Right now the country band Love & Theft’s version of “If You Ever Get Lonely” is rocketing up the country charts. Going back to The Babys, there’s been a distinct country thread in some of your work. The Babys performed your country-tinged song “Restless Heart” live but did not record it; you’d later record it for 1984’s No Brakes album. What is it about your writing and artistic sensibilities that lends itself to country music?
I don’t think I really belong in classic rock and I’m not really country either but country’s got more rock so it’s probably moving more towards where I am. As a kid, Marty Robbins was a huge influence because he was singing about cowboys. The album cover for Gunfighter Ballads & Trail Songs was a huge album for me. It spelled America for me. I’ve always played and listened to country music. It wasn’t like one of those things where I suddenly went country. I was playing it to The Babys. They didn’t want to record “Restless Heart” because they felt it wasn’t rock and roll so it’s not hip. That was the difference between me and The Babys. I was very hip to black music and country and they were more involved with contemporary rock and it was a meeting of those two worlds that made The Babys what it was. I probably wouldn’t have gone anywhere without them because I wouldn’t have been as rock and roll as I needed to be. Tony (Brock) and Wally (Stocker) were throwing down and driving it. I would be writing these lyrics and melodies that were unusual; it was blues driven. That’s what made The Babys what they were. I knew about all this American stuff and they didn’t but what they brought to the table was substantial. It was big.
With changes occurring in the music industry at hyper speed, artists like yourself have bypassed labels and are in control of their destiny. How has that freed you up artistically?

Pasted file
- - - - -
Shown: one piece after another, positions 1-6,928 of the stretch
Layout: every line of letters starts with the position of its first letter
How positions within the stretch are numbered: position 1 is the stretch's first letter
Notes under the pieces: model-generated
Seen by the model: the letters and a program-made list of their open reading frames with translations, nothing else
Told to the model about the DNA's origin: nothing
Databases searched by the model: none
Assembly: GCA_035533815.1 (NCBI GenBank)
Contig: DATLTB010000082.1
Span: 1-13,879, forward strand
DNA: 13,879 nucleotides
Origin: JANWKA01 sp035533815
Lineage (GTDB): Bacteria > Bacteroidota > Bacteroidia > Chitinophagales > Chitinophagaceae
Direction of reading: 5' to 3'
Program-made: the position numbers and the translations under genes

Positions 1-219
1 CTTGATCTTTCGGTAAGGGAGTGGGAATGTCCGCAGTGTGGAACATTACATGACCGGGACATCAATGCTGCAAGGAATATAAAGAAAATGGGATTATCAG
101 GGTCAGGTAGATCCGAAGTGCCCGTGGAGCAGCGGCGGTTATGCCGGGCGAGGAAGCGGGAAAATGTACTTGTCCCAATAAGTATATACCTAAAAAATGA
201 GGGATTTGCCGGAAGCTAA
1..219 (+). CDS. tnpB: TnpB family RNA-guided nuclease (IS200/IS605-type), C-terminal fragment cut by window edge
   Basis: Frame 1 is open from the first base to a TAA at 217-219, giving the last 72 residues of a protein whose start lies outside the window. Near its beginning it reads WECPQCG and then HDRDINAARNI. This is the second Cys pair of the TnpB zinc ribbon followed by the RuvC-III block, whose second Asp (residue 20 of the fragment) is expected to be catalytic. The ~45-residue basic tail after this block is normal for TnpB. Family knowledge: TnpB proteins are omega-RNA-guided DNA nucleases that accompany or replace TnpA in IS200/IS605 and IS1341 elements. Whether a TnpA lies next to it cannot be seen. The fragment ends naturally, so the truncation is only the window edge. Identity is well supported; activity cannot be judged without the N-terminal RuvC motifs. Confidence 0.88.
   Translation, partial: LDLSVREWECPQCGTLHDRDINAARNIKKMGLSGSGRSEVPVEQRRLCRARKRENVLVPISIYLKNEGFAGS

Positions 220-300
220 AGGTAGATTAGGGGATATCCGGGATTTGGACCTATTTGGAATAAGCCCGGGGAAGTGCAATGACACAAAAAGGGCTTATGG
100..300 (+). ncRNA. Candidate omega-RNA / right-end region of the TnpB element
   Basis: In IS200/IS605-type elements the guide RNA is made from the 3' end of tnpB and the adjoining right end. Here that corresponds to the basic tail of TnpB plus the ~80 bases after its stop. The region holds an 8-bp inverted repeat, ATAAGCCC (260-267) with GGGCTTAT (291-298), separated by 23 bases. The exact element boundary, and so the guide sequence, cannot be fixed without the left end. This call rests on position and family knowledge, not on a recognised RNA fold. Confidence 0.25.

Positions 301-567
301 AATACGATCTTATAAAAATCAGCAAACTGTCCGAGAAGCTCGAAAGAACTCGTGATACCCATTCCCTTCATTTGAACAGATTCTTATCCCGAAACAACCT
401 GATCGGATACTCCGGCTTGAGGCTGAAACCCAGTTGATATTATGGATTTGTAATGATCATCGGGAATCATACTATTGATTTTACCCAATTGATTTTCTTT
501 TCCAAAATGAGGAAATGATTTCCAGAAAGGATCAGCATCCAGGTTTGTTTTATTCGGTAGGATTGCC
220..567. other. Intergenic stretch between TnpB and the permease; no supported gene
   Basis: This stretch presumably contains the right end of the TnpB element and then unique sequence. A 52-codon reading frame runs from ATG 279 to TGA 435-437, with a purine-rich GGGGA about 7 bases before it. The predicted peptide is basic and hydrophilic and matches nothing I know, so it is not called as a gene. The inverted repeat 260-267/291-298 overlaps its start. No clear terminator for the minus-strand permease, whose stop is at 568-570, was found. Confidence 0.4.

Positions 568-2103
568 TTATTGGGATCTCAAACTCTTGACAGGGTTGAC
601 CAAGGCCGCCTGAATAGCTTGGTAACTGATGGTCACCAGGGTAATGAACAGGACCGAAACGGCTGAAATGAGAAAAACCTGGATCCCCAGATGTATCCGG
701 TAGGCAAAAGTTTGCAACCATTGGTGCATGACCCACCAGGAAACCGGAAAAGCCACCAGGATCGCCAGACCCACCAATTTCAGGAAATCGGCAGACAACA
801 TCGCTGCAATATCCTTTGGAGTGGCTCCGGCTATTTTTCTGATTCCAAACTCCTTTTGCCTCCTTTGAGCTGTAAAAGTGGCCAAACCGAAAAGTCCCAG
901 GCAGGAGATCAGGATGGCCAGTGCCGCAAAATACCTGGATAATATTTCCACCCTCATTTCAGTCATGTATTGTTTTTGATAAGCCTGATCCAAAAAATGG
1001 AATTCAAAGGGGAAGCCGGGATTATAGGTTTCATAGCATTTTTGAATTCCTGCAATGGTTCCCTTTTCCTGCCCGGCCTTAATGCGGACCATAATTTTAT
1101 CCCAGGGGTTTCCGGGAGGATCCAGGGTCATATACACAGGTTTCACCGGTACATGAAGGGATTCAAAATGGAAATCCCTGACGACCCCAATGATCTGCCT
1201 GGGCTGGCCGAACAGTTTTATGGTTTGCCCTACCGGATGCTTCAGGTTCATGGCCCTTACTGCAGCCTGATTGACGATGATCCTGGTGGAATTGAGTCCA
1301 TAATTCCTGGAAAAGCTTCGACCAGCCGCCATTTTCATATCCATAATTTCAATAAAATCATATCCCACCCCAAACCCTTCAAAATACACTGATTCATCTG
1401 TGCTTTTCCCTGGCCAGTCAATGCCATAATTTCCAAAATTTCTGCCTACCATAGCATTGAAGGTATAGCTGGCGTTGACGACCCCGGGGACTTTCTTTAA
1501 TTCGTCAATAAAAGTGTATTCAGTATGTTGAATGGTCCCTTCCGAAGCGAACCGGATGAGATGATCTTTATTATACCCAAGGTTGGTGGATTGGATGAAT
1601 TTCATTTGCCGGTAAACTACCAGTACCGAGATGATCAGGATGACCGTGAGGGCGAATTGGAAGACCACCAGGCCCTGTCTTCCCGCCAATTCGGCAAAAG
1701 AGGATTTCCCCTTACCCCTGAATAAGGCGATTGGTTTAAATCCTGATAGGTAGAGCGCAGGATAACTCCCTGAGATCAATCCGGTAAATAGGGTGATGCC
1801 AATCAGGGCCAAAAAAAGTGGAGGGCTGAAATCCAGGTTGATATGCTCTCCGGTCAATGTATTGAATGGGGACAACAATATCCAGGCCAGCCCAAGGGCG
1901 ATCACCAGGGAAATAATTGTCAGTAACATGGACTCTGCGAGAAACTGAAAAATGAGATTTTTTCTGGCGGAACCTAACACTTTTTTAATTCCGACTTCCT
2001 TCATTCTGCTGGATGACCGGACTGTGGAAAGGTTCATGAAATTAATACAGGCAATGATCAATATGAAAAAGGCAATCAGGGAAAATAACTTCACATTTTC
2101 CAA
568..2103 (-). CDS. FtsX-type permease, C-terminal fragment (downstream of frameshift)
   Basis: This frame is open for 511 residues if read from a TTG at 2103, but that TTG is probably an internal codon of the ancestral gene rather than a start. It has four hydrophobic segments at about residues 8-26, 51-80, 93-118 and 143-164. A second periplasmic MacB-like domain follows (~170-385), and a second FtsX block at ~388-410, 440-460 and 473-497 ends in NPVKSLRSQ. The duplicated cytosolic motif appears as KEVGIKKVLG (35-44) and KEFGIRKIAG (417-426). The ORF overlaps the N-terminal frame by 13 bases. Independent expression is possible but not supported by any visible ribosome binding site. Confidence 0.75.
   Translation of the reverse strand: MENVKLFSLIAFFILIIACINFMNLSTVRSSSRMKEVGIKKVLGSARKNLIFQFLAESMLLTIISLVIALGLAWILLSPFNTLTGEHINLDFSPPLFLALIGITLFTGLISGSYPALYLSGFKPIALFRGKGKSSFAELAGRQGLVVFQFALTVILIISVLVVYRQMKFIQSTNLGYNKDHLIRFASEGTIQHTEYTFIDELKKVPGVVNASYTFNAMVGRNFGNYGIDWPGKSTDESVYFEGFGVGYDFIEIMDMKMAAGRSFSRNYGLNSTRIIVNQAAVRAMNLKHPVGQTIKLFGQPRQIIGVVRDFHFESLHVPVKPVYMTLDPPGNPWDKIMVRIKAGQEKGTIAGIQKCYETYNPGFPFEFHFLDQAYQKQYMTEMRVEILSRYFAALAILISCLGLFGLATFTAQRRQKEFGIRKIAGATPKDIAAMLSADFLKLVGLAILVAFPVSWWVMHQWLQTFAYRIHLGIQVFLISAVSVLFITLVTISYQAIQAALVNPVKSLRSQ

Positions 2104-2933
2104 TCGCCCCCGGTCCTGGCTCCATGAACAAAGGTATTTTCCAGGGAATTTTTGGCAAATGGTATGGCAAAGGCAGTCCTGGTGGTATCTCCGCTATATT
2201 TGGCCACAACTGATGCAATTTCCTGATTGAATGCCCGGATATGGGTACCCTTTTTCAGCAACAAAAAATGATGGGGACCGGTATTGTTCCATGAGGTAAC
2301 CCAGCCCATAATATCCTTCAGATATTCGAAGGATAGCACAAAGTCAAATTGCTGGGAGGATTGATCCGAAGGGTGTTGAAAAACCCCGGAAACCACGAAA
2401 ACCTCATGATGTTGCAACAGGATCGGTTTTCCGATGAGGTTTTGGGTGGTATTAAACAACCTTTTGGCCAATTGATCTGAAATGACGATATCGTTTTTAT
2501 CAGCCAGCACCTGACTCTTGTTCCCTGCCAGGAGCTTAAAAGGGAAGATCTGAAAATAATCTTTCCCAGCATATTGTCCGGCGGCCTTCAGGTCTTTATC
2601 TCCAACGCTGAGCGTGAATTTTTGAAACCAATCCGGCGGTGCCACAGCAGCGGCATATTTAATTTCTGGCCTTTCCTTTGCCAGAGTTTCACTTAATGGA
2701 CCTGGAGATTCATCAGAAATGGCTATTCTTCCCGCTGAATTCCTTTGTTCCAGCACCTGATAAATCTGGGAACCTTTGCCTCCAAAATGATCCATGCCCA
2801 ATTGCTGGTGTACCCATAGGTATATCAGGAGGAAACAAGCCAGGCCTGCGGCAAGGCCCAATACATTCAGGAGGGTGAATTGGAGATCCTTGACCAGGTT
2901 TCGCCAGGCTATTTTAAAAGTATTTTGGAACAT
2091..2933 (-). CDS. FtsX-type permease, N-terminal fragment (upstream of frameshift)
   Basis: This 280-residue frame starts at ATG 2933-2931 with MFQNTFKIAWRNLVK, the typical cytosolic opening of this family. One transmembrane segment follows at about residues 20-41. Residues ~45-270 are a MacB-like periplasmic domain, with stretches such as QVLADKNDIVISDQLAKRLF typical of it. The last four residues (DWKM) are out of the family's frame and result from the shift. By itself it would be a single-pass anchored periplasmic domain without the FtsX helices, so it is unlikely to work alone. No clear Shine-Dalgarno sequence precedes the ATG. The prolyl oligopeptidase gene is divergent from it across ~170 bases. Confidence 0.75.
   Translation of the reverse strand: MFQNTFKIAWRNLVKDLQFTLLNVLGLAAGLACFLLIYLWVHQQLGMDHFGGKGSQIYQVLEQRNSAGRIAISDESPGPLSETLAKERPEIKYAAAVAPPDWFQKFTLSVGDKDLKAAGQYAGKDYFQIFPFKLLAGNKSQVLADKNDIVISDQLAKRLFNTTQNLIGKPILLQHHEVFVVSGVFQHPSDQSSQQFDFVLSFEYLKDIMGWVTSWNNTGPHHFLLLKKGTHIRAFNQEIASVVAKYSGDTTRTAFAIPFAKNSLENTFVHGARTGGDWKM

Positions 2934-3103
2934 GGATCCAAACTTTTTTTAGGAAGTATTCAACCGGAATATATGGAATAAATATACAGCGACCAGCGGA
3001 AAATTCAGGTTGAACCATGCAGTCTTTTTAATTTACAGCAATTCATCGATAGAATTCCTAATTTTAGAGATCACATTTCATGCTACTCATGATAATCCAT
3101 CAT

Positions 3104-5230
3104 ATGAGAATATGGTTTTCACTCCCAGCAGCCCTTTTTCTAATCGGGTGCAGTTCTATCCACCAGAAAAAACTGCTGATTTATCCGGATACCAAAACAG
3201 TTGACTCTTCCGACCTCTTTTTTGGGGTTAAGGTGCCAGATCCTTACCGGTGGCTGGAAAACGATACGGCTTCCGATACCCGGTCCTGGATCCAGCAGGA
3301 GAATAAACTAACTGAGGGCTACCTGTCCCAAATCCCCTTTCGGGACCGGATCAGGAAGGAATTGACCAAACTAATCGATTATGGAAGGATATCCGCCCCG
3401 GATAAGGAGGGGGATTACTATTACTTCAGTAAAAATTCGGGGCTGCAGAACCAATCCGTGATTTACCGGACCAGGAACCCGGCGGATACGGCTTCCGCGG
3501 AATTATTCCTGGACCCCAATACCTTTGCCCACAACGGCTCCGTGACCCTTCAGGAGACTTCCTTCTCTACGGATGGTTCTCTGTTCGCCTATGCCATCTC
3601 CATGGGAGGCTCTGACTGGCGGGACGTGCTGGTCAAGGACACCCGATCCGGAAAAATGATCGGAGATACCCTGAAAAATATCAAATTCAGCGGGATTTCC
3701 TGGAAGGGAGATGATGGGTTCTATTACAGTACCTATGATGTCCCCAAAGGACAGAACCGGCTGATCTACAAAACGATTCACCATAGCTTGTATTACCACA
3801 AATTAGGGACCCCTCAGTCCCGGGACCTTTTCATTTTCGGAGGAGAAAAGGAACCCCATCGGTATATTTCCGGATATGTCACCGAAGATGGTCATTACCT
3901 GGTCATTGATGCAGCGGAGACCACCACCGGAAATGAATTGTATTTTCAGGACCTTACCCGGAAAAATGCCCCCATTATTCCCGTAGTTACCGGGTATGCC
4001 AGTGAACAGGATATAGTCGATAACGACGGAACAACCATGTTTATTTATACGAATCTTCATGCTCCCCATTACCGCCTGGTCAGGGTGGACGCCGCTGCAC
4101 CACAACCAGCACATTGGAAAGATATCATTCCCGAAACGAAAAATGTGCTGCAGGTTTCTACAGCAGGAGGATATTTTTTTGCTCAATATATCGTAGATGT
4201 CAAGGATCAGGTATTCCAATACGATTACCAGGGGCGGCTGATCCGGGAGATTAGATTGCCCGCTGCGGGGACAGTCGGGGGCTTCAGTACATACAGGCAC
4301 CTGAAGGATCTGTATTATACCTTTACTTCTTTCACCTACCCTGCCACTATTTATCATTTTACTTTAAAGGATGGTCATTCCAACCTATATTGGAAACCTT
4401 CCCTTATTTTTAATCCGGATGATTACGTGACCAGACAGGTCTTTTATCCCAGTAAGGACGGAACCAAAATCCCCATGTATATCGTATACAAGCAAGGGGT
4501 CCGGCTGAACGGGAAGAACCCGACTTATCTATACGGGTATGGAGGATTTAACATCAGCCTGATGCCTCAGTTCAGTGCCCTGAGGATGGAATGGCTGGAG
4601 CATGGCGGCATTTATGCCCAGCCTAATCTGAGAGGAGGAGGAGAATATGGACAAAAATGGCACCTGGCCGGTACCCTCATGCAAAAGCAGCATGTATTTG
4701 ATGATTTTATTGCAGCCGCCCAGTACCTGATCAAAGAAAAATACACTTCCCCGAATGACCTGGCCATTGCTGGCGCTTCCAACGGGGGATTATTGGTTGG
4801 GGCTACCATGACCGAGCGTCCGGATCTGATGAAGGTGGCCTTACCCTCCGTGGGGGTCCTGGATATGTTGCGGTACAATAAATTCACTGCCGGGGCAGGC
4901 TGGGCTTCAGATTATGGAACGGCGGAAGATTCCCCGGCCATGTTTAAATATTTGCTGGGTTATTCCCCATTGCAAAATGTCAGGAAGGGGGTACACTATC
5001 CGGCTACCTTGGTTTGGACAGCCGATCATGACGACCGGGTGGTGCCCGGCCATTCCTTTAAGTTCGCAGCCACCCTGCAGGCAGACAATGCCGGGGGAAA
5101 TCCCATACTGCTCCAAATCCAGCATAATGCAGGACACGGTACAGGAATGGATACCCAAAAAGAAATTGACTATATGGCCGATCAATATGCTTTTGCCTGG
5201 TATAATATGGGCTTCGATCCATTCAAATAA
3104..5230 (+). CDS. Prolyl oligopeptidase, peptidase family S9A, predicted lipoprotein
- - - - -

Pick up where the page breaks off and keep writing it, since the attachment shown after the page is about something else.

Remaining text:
I haven’t been in the same room with an A&R guy for 20 years. I just won’t do it. Some brilliant person once said that A&R stands for “always wrong” and that’s basically how I see it. I make better records left to my own devices and I haven’t got the time to listen to somebody who can’t play an instrument tell me what I’m doing wrong. It just doesn’t work for me. I produce my own stuff and I’m good at it. Not having a label or A&R guy to answer to gives you a lot more freedom because you’re not looking to write pop singles or trying to please anybody or be number one. The fact that “If You Ever Get Lonely” is doing so well is an affirmation of that. Whatever time that I’ve got left to sing the way I’ve been singing I want to do work that stretches myself as much as I can and go somewhere that I haven’t been before.
“Missing You” is one of your signature solo songs. The new book, VJ: The Unplugged Adventures of MTV’s First Wave, written by the first MTV VJs, was recently published. In the book, VJ Nina Blackwood states she was the inspiration behind that smash hit.
My marriage was falling apart so I wasn’t seeing my wife and I was living in New York. I was very good friends with Nina and I met another girl who I wound up getting engaged to. “Missing You” is an amalgam of three different people. In his book, Remembrance of Things Past, Marcel Proust says that when he imagines a country girl, he also imagines the country. You can’t separate the girl from the river and the trees and the grass because everything is the same experience. I was writing about these women, I was writing about New York, and I was also writing about distance. Each girl played a very large part in that song. As for Nina, we were very close. What she wrote about us in that book was very touching. In fact, she described the Eighties better than I ever could. The Eighties were great. In New York it was rock and roll, it wasn’t blue hair and spandex. New York was still guitar driven, Johnny Thunders and the East Village.